Ajuntament de Barcelona

Quercus suber

Mossèn Cinto Verdaguer Garden

    Catalan name: 
    Alzina surera
    Spanish name: 
    English name: 
    Cork oak

    According to the International Union for Conservation of Nature (IUCN), the conservation status of this plant is least concern.

    Species characteristics
    Western Mediterranean area
    Mediterranean forest

    Perennial tree 5-15 m tall, although it can reach 20 m. The thick (or very thick) rough bark is corky and deeply cracked; its greyish colour darks when the cork is extracted.

    The leaves, 2.5-10 cm long and 1-6.5 cm wide, are simple and alternate. Their texture is leathery and their shape varies from ovate to oblong, with a slight concavity and 5-7 pairs of nerves. The margins vary, too: from entire to obtusely lobulate and jagged with prickles at gaps. The upper side is bright dark green, whereas the lower side is lighter and covered by a dense whitish tomentum (hairs making a kind of down).

    The masculine flowers appear into many hanging catkins, 4-8 cm long, in groups of 5 or 6 flowers; the feminine ones appear isolated or into small groups.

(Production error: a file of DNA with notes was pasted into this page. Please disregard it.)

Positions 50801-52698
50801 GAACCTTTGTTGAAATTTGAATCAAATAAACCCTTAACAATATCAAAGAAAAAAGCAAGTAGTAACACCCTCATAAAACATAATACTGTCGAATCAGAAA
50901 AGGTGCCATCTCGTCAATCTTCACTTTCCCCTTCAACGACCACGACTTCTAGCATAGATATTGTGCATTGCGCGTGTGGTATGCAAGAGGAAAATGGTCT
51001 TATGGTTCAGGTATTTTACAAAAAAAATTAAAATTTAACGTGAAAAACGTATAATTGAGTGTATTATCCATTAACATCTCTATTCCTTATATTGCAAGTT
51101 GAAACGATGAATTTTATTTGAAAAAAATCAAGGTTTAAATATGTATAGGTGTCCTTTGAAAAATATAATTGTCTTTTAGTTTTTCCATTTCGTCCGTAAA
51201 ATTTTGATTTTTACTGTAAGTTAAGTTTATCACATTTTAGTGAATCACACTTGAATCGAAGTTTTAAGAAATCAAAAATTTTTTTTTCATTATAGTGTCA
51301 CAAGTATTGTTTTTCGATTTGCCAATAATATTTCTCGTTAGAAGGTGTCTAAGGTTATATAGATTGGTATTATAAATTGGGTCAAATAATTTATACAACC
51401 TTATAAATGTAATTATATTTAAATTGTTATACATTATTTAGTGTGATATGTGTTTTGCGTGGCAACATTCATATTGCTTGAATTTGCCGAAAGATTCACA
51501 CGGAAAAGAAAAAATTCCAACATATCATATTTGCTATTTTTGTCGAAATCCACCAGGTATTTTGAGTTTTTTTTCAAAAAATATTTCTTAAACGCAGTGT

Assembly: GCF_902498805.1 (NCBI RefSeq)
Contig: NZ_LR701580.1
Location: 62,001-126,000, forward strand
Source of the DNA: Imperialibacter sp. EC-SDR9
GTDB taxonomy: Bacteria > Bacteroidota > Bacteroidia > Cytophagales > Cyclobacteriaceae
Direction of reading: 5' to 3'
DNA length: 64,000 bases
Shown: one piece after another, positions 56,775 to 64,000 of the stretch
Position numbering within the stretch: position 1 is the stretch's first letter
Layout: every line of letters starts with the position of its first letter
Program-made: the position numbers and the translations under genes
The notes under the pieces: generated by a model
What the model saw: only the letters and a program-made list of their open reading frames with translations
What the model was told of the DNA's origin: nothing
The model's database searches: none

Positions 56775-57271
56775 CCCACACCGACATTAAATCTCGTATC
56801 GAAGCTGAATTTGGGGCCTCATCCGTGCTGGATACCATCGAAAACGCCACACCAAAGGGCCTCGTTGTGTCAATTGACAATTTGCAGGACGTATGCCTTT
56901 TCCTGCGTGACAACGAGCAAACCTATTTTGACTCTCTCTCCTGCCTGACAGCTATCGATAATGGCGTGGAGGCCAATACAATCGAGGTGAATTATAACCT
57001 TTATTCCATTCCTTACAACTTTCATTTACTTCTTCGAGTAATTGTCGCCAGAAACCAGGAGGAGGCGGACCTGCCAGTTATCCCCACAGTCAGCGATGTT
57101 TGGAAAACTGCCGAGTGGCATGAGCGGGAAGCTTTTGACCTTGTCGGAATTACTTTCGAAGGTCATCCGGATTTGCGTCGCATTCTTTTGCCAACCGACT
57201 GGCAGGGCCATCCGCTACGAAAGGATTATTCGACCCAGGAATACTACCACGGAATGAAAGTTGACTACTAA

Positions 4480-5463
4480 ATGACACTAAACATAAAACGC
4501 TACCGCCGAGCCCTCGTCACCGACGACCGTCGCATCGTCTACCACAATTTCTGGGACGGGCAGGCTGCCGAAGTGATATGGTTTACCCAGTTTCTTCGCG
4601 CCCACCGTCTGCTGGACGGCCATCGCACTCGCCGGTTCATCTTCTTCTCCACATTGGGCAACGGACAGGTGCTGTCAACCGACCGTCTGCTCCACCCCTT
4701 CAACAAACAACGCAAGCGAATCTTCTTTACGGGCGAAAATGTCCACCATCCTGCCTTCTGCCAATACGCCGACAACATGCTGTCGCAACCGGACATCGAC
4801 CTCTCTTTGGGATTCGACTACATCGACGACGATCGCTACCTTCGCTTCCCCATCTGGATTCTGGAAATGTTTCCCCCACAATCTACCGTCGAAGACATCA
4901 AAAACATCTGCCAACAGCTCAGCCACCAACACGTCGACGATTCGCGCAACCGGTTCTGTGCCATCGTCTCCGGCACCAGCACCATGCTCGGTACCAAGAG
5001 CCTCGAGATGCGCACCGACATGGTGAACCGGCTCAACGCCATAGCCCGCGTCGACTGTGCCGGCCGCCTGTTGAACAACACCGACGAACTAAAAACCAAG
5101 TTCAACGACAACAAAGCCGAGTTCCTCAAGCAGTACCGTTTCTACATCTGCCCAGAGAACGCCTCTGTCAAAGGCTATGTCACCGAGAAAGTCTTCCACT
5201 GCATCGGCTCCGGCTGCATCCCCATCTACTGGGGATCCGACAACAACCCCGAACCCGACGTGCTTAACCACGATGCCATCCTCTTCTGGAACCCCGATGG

The acorns, 2-4 cm long, are covered into their bottom part by a very dense bell-shaped dome with thick and elongated scales.

    Flowering time: 
    Fruiting time: 
    Uses and properties: 

    Cork from the bark is the main produce of the Cork Oak, hence its name.

    Cork has gained popularity as an acoustic and thermic isolation material and as a sealant in engines or as a small material for artisans.

    Acorns are also used for cattle feed, specially for Iberian pigs. Its bitterness make it rare for human consumption.

    Besides the mentioned properties, it also makes a good wood for boat construction since it's weighty, strong and resilient. In ancient times it was also used as charcoal but results were not as good as with Holly Oak.

    Cork Oak is used in gardening because of the ornamental value of its bark and its resilience to drought.

    History and curiosities: 

    The scientific name of the cork oak, Quercus suber, consists of the genus name Quercus, from the Celtic *quercuez, "oak, evergreen oak" —literally "beautiful tree", from *quer, "beautiful, elegant", and *cuez, "tree"—, and the Latin term suber, “cork oak” or “cork”.

    The cork oak, one of the indigenous species of the Mediterranean forest, lives between 150 and 250 years.

    After the first cork harvest (when the tree is 30 to 50 years old) it must be let pass 9 to 14 years between harvest and harvest, which is done completely by hand.

    Andalusia and South Extremadura are very important areas of cork production.

    In Barcelona, it is remarkable a group of cork oak in front of Països Catalans square.

    For further information: 

    LÓPEZ GONZÁLEZ, Ginés A. Los árboles y arbustos de la Península Ibérica e Islas Baleares. (2 vol.) Madrid: Mundi-Prensa, 2001

    THE ROYAL HORTICULTURAL SOCIETY. Enciclopedia de plantas y flores. Barcelona: Grijalbo, 1996